From Simple English Wikipedia, the free encyclopedia
Euromaidan collage

Euromaidan (Ukrainian: Євромайдан) was a period of demonstrations and civil unrest in Ukraine. It began on the night of 21 November 2013 with protests demanding that Ukraine become part of the European Union.[1] On 30 November 2013 riot police attacked protestors, violently putting a stop to the protests.[2] The protesters then demanded the resignation of President Viktor Yanukovych.[3] Many people were killed in the riots.[4]

Many people in Ukraine, particularly in the western part of the country, wanted to be part of the European Union. But President Yanukovych wanted to maintain close relationships with Russia. This angered pro-EU civilians. They started Euromaidan. On 30 November, the police intervened, sometimes violently. As a result, more people came out to protest. Many people blocked the streets with their cars in a protest called Automaidan.

The President fled in February 2014 but protests continued. In March 2014 the Russian Federation captured Crimea which angered many other nations. Some people feared this might lead to a global war.

AutoMaidan in Odesa on 25 January 2014

Riots/revolution[change | change source]

As the riots continued, the protesters were attacked. Hundreds were killed or injured. Ukrainians got the freedom they wanted and a new government, although they have not yet entered into the European Union. Meanwhile Ukraine lost Crimea to Russia.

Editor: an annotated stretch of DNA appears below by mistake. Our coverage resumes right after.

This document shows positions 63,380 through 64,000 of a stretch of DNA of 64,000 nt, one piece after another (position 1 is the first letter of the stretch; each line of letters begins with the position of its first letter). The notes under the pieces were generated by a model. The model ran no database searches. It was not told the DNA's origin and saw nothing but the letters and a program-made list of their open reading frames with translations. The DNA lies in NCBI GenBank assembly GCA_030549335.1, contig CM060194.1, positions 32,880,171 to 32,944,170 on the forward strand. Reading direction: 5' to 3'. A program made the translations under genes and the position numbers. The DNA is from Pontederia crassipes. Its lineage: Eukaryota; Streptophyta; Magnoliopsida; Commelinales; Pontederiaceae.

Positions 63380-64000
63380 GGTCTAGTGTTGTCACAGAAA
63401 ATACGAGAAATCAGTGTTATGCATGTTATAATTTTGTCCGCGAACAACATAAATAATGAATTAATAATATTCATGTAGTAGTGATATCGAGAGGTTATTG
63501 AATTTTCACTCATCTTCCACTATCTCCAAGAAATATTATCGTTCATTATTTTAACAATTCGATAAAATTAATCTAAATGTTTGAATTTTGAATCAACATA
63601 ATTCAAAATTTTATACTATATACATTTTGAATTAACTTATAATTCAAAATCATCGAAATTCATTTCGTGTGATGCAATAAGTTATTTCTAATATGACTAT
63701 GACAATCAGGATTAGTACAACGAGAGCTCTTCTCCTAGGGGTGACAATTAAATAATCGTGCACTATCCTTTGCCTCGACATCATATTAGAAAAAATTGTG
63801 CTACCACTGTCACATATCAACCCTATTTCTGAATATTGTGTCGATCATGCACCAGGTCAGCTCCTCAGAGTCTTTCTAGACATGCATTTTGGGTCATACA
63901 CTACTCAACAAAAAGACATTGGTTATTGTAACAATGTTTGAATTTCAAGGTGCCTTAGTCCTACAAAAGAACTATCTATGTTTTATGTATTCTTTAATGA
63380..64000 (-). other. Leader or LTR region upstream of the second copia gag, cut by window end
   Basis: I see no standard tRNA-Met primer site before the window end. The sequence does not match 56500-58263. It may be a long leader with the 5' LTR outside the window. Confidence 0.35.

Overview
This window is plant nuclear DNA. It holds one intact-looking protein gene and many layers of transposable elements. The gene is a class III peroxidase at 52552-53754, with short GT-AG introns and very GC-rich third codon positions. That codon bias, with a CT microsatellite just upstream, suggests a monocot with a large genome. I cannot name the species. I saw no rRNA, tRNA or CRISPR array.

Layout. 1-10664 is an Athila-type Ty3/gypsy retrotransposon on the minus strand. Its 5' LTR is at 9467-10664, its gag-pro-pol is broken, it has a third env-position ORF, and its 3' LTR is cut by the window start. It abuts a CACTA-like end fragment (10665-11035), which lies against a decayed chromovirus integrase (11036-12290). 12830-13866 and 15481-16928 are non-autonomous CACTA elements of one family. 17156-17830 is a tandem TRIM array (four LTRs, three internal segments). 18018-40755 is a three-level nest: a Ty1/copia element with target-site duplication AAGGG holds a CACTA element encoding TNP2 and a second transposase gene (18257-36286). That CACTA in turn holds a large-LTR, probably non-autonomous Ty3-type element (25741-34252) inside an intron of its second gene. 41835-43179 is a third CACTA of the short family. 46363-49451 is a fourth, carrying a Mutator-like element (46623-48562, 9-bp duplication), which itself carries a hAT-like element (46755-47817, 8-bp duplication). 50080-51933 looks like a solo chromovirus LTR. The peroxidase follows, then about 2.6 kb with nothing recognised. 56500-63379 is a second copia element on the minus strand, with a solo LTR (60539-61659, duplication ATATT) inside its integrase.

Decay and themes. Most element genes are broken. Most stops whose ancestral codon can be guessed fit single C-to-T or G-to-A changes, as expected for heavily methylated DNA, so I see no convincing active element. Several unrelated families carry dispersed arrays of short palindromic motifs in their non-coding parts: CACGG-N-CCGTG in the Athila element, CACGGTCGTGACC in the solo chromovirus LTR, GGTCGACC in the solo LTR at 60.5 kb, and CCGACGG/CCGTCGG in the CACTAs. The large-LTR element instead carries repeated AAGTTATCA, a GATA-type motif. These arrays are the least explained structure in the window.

Russia did not like that the Ukrainian government was overthrown as the new more nationalist and anti-Russian government did not favor them. Some of the people in the east, in the Donbas, preferred the old President, and declared independence and wanted to join Russia. Many people in Ukraine, particularly in the east, suffered in fighting.

Related pages[change | change source]

References[change | change source]

  1. EuroMaidan rallies in Ukraine - Nov. 21-23 coverage
  2. Ukraine police disperse EU-deal protesters
  3. "Kiev protesters gather, EU dangles aid promise". Archived from the original on 2014-04-20. Retrieved 2017-08-31.
  4. EuroMaidan draws 200,000 people for New Year's party (VIDEO)

Other websites[change | change source]